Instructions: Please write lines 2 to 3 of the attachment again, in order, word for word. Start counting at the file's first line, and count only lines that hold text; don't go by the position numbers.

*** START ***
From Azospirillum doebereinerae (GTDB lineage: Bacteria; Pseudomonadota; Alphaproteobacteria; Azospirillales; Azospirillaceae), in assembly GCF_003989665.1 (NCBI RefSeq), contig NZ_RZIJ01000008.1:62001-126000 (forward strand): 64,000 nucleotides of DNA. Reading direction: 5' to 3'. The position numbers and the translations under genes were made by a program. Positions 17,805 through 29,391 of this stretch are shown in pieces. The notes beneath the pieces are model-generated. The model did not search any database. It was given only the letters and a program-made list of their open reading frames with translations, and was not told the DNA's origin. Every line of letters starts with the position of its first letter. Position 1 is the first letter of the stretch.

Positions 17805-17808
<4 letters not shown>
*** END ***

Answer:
Positions 17805-17808
<4 letters not shown>